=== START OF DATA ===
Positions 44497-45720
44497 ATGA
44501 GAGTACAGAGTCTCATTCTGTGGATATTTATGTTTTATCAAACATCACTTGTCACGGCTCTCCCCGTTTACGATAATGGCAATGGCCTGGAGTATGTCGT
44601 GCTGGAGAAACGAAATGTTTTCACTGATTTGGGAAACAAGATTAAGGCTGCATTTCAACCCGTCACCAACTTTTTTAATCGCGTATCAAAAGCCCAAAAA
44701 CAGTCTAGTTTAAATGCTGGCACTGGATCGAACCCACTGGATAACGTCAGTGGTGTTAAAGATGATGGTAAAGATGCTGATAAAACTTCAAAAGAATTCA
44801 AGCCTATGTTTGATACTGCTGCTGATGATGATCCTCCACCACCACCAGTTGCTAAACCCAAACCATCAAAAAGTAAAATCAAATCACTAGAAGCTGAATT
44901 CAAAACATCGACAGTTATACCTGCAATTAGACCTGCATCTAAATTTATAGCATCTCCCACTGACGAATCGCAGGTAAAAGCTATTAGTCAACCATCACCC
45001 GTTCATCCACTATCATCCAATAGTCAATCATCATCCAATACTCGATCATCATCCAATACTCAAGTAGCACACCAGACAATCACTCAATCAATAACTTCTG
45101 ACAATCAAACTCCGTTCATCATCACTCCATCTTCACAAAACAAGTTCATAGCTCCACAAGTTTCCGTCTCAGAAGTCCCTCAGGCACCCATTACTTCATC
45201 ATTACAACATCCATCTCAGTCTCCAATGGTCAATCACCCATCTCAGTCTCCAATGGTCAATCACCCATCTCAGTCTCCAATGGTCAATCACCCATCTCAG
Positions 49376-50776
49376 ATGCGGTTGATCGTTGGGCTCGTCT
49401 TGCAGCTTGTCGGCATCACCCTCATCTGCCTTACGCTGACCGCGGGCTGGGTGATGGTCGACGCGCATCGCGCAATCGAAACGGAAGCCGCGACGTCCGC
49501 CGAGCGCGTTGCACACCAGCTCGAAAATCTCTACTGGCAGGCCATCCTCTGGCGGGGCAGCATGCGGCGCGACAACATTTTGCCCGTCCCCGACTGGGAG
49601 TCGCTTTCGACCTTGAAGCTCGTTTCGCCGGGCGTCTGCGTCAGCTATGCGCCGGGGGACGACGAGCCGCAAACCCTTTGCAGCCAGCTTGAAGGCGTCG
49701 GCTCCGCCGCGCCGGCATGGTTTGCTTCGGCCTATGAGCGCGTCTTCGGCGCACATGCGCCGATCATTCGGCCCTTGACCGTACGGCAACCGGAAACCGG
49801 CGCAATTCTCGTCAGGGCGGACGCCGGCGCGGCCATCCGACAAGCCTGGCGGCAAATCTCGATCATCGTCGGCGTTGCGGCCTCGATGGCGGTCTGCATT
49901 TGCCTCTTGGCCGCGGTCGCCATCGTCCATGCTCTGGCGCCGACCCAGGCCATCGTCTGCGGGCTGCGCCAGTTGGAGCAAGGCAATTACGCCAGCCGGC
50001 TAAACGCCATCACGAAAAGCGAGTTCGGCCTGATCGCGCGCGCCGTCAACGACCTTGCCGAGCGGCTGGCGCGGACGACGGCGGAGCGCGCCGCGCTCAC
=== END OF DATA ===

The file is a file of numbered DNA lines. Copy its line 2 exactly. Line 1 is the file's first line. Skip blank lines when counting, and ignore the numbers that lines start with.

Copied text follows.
44497 ATGA